A return to evidence-based policy making

This is the last site I ever thought I’d be linking to, but everyone should go read Mrs. Clinton’s speech on Scientific Integrity and Innovation. It’s not surprising that Mrs. Clinton is courting the progressive vote in science and education, but what struck me was the bullet point in the attached press release:

  • Restores expert-driven, evidence-based agency decision-making.

  • Hillary will reverse President Bush’s new directive that political appointees exert total control over the development of agency rules.

    Making policy based upon evidence, instead of ideology. What a wonderful idea.

    Nature Publishing Group distances themselves from PRISM.

    Dog WhistleThe PRISM Coalition is a fairly unsubtle attempt at obfuscating the issues behind Open Access in scientific publishing, using an approach similar to that employed by the cable and phone companies arguing against net neutrality. Needless to say, it has prompted some rather unsubtle responses. Nature is distancing themselves from PRISM and trying to refocus the attention on the rather complex issues underlying Open Access. All the relevant linkage is in the post, just be sure to not miss J.C. Bradley’s comment.
    [tags]open science, prism, scientific publishing, nature, npg, politics[/tags]

    Online, real-time, science commentary

    Derek Lowe is dipping into the debate on online science commentary at his site at Corante, In The Pipeline. From the perspective of a graduate student, it’s a fantastic idea. Instead of waiting for the few scientific meeting and conventions a year to interact with peers and senior researchers in our field, we could potentially receive and respond to comments daily. John Vu is criticizing Eagleman & Holcombe for failing to make any mention of blogging whatsoever, despite the obvious examples, such as Hubmed. I’ve written before about the neat feature of RSS feeds of literature queries.

    4 MIT professors give science advice to the president.

    No Sense of Place directed me to 4 MIT Professors give science advice to the president. The actual number is 85 and counting, from science personalities nationwide, including such personalities as Craig Venter (who has a great rant), Ray Kurzweil (who goes offtopic, but makes some excellent points), Eric Drexler, and this from Stephen Schneider.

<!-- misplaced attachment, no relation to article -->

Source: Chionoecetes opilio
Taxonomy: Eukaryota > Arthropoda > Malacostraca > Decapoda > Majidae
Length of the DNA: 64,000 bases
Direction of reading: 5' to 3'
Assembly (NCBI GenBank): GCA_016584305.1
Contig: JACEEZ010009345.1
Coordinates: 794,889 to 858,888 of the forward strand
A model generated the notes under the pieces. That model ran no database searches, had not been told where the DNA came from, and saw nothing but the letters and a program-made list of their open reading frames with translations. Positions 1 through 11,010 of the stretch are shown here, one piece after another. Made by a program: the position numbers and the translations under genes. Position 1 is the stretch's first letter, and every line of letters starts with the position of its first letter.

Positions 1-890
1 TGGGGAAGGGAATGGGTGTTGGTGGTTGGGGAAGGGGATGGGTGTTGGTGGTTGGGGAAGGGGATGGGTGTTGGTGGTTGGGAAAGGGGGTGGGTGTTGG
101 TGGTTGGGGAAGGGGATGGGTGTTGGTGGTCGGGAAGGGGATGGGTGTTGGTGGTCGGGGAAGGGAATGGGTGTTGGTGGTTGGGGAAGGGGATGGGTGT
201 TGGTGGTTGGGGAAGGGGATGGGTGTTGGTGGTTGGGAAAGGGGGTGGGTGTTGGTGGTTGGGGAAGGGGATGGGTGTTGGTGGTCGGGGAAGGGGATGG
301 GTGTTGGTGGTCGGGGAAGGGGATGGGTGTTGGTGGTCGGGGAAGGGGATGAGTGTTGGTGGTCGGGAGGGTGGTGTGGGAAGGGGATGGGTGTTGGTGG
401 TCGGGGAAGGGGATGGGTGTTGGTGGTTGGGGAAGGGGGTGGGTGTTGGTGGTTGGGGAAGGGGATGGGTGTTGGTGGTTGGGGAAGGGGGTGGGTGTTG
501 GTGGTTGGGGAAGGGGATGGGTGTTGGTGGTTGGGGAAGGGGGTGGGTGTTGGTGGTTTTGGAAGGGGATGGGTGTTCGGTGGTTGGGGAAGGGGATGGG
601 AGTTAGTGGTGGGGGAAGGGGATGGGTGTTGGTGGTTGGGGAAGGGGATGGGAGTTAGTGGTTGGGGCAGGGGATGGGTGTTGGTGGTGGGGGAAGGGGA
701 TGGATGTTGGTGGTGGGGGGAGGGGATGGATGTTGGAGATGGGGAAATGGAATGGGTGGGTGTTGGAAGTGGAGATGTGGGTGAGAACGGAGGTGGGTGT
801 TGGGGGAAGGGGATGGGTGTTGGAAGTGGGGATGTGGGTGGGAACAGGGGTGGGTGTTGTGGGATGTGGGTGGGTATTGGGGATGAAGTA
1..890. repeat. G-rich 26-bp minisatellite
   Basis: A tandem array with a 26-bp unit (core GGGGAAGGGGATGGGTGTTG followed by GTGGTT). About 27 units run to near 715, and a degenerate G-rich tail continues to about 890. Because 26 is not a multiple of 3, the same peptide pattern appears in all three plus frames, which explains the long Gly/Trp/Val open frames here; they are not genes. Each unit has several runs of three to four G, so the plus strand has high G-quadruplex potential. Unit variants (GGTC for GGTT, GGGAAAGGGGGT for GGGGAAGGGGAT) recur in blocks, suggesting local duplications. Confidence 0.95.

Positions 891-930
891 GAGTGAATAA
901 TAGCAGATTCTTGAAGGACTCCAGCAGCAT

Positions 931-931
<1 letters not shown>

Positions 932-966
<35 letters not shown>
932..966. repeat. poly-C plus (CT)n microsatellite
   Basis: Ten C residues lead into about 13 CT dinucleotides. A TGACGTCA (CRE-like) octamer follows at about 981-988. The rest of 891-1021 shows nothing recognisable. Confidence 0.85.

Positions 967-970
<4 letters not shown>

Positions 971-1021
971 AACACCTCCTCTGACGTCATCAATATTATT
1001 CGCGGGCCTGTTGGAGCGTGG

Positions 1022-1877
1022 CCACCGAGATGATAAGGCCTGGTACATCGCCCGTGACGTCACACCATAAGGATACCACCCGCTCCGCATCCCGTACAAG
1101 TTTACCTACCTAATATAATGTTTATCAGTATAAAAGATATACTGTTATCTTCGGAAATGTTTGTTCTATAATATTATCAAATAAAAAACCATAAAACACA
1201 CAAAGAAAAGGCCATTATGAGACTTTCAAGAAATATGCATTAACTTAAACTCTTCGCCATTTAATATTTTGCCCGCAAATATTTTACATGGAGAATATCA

The role of science in the public debate is clear: assess what can happen and what are the odds of it happening. The role of policy�driven by the beliefs of the public�is to make value judgments on how to react to the odds of various possibilities. It will take some major realignment of institutions like the media and congressional hearings apparatus to back away from the model of polarized advocates toward a doctrine of “perspective”:reporting and debating based on the assessment of the likelihood of various events, not giving advocates of extreme opposite views equal time or space.

    Anyone who has the media report on their particular topic of expertise, especially if it’s a scientific topic, knows how totally clueless the newspaper or television treatment can be. However, more subtle distortion also exists. Instead of reporting on the different positions of many scientists regarding a certain issue and maybe the relative validity of each postion judged by the number and repute of the scientists holding each position, the stories that get reported force a debate among the two most diametrically opposed views, even when neither is very likely. Ever read anything about Nature vs. Nurture?

    My eyes opened wide when I realized how clearly he understands the problems of science debate among the public and the nation. Unfortunately, and perhaps this is the problem, every statement I read declined the hypothetical offer to be science advisor to the president.